One of the great things about modern technology is that it has an "on" switch. Which is to say: You don't have to be an engineer to use it; it's so simple and so straightforward that it practically runs itself.
That leads many meeting professionals to make a false assumption: that planning a virtual meeting is as easy as putting a camera on a panel of speakers and pressing "record." The truth is, it's a lot more complicated than that.
"It's not just turning on the camera and hitting 'stream,'" says Jennifer Kingen Kush, vice president and executive director of the Professional Convention Management Association's (PCMA) Digital Experience Institute (DEI).
According to Kingen Kush, virtual meetings aren't a "set it and forget it" proposition. In order to succeed, they require careful and deliberate planning -- the most important aspect of which is devising a strategy for how to engage attendees.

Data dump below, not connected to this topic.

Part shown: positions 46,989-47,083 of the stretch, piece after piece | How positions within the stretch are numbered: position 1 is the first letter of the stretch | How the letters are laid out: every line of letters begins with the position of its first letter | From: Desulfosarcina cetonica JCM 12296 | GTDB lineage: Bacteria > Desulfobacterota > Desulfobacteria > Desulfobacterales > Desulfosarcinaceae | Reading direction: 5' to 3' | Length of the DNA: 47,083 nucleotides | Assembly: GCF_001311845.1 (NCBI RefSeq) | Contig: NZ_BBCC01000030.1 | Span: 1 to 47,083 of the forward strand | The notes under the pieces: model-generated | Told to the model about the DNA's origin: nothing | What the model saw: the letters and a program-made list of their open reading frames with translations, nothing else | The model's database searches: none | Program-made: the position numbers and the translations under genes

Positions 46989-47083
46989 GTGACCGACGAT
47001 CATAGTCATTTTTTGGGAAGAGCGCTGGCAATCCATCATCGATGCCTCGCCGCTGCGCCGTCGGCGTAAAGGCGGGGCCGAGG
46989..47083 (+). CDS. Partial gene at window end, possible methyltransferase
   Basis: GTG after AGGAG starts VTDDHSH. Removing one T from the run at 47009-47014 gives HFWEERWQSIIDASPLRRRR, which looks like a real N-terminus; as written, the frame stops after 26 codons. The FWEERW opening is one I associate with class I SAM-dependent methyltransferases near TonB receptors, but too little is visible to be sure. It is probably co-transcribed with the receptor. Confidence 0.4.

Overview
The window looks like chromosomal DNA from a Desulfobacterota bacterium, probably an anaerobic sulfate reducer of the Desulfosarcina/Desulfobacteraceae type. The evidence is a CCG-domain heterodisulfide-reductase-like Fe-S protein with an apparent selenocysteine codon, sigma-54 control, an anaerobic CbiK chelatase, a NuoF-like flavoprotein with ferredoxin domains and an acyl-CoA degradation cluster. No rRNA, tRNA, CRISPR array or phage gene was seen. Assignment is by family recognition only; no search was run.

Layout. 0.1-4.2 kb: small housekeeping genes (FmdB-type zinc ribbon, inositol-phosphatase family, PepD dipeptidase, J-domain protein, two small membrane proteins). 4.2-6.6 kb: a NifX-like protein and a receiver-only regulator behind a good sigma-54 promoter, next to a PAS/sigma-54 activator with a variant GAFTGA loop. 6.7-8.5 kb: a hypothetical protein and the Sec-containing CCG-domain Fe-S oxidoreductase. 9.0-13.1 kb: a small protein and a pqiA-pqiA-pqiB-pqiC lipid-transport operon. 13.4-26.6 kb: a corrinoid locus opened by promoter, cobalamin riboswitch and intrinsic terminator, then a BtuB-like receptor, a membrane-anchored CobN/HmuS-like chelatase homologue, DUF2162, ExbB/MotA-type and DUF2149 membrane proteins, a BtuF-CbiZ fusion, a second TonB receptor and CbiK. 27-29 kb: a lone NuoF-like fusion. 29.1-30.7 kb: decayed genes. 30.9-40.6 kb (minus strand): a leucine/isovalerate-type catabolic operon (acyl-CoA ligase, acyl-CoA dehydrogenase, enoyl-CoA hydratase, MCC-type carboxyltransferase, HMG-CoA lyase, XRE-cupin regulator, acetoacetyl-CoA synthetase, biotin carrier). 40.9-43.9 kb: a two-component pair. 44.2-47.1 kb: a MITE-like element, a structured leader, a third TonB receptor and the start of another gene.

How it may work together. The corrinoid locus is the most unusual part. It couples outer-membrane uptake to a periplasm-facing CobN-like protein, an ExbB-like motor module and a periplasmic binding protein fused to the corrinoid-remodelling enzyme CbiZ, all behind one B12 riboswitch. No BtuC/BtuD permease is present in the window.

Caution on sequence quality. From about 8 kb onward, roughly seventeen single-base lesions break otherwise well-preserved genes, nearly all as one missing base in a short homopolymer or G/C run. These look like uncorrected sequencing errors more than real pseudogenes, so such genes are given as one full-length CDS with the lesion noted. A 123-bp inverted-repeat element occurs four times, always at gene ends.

"With each session that we do there is planned engagement," explains Kingen Kush, who says PCMA's virtual meetings don't just broadcast video to virtual attendees; they actively engage them by incorporating text chat with virtual event hosts, speakers, and/or online moderators, who ingratiate themselves with virtual attendees by actively involving them in sessions -- via shout-outs, for example, Q&As, or interactive exercises. "[You have to have] a deliberate plan for how presenters will acknowledge the online audience and interact with them."
Simply put: A good virtual meeting isn't a broadcast; it's a conversation